Purpose: Cone-beam computed tomographic images (CBCTs) are increasingly used for setup correction, soft tissue targeting, and image-guided adaptive radiotherapy. However, CBCT image quality is limited by low contrast and imaging artifacts. This analysis investigates the detectability of soft tissue boundaries in CBCT by performing a multiple-observer segmentation study. Methods and Materials: In four prostate cancer patients prostate, bladder and rectum were repeatedly delineated by five observers on CBCTs and fan-beam CTs (FBCTs). A volumetric analysis of contouring variations was performed by calculating coefficients of variation (COV: standard deviation/average volume). The topographical distribution of contouring variations was analyzed using an average surface mesh-based method. Results: Observer- and patient-averaged COVs for FBCT/CBCT were 0.09/0.19 for prostate, 0.05/0.08 for bladder, and 0.09/0.08 for rectum. Contouring variations on FBCT were significantly smaller than on CBCT for prostate (p < 0.03) and bladder (p < 0.04), but not for rectum (p < 0.37; intermodality differences). Intraobserver variations from repeated contouring of the same image set were not significant for either FBCT or CBCT (p < 0.05). Average standard deviations of individual observers' contour differences from average surface meshes on FBCT vs. CBCT were 1.5 vs. 2.1 mm for prostate, 0.7 vs. 1.4 mm for bladder, and 1.3 vs. 1.5 mm for rectum. The topographical distribution of contouring variations was similar for FBCT and CBCT. Conclusion: Contouring variations were larger on CBCT than FBCT, except for rectum. Given the well-documented uncertainty in soft tissue contouring in the pelvis, improvement of CBCT image quality and establishment of well-defined soft tissue identification rules are desirable for image-guided radiotherapy.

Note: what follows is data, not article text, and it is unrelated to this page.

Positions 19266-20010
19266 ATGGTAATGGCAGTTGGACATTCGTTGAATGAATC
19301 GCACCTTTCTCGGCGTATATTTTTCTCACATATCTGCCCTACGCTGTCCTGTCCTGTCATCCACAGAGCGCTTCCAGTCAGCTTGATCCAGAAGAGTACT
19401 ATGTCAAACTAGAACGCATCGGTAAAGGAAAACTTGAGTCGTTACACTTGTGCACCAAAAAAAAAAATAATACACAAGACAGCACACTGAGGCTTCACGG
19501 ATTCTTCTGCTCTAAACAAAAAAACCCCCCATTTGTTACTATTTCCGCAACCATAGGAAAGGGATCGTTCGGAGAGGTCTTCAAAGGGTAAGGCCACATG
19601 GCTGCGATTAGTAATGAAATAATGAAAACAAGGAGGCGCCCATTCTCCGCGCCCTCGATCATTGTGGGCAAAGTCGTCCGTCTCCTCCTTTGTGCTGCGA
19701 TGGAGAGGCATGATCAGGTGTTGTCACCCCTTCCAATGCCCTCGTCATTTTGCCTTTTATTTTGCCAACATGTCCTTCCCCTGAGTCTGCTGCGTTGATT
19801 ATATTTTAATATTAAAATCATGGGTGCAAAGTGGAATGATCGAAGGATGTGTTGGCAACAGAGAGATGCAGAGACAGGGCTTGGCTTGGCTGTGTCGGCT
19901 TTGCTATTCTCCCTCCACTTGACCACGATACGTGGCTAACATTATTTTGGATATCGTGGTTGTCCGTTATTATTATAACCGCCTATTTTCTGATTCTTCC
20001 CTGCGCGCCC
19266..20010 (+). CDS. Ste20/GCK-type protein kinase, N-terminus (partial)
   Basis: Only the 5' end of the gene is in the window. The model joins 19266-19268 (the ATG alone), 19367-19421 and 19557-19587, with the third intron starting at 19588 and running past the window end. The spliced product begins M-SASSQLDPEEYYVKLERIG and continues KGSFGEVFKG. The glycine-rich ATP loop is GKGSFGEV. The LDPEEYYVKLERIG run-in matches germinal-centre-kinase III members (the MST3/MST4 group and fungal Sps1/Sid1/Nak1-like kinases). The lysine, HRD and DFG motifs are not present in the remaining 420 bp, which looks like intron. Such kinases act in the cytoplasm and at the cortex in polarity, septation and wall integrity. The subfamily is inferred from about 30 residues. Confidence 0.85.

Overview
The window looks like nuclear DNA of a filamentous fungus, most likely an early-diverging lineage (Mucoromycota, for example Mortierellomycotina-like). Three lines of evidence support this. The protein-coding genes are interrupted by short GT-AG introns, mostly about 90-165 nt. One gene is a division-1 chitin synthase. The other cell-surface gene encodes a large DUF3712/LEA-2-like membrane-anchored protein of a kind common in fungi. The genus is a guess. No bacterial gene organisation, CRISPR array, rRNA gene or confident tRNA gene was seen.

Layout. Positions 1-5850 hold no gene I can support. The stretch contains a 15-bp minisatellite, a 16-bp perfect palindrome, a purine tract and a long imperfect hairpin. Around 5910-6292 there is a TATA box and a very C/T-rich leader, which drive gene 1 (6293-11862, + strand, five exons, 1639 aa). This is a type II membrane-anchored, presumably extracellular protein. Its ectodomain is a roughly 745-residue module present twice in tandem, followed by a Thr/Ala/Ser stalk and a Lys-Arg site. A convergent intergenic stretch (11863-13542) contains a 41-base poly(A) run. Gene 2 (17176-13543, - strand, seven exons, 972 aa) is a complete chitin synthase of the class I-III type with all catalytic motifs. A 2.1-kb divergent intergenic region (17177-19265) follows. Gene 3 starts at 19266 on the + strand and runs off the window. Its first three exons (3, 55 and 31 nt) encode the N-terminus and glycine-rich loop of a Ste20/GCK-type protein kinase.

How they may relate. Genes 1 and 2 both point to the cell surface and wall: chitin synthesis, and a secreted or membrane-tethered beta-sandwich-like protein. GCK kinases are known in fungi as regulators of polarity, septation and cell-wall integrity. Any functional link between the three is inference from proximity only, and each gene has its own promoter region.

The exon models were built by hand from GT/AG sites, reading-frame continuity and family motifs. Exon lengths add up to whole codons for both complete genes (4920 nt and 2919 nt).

|Number of pages||8|
|Journal||International Journal of Radiation Oncology Biology Physics|
|State||Published - Jun 9 2010|
- Cone-beam CT
- Image quality
- Image-guided adaptive radiotherapy
- Prostate cancer